PD, by its very nature, is unpredictable. Julie Walker uses that ‘element of surprise’ to her advantage on the tennis court, having taken up the sport – almost by accident – post diagnosis. Here she serves her first article for Spotlight YOPD.
I was diagnosed with early onset Parkinson’s at 44 in November 2012. I have a walking stick and a blue badge and you might not want me as a tennis partner. On the tennis court: I am slow, I am clumsy, I shuffle. This may not come as a surprise, after all I have just told you I have a degenerative neurological condition, which affects movement.
On the tennis court I am an oxymoron: I can run, I change direction, I have co-ordination. If your ideal tennis partner is someone tidy and helpful with a sassy walk then don’t pick me. If however, you want a tennis partner who plays twice a week, is competitive and quite often confuses the opponents into miss hits, then choose me.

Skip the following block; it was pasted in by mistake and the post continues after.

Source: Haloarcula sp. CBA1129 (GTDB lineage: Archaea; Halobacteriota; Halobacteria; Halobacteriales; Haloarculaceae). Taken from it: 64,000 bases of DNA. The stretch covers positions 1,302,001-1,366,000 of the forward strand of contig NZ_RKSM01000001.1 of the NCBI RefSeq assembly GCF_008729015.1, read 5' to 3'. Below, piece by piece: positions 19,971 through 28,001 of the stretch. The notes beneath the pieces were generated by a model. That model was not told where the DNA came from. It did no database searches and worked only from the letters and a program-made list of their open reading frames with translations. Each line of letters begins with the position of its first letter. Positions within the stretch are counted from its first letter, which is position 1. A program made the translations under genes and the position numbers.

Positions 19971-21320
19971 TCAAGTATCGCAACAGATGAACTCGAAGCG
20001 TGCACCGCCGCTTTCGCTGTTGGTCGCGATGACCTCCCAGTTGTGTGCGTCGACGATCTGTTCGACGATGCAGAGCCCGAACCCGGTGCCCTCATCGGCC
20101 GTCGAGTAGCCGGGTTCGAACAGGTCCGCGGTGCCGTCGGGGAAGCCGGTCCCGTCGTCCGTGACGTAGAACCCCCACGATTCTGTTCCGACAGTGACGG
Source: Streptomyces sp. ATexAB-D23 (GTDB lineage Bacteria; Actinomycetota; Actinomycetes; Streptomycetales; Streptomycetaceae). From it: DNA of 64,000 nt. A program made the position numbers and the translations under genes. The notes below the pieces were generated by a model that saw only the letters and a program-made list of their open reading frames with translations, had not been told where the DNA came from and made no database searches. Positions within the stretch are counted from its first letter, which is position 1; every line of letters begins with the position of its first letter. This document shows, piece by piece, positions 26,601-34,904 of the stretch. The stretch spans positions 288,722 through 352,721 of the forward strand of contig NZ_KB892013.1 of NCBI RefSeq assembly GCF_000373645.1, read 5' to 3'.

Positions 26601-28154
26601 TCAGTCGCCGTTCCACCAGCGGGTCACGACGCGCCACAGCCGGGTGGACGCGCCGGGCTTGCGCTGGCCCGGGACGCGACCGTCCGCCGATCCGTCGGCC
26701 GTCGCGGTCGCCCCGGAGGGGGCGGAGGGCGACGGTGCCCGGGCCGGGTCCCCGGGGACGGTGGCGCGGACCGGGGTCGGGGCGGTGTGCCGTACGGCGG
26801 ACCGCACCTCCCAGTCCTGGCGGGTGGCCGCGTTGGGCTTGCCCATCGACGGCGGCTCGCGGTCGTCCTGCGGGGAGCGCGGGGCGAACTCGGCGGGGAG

On the tennis court, the game is not the problem; it’s picking up the ball, walking between ends, tidying up and walking to the car park. I obviously need a racket to play, but could also do with a walking stick to change ends.
When I play tennis I don’t have PD.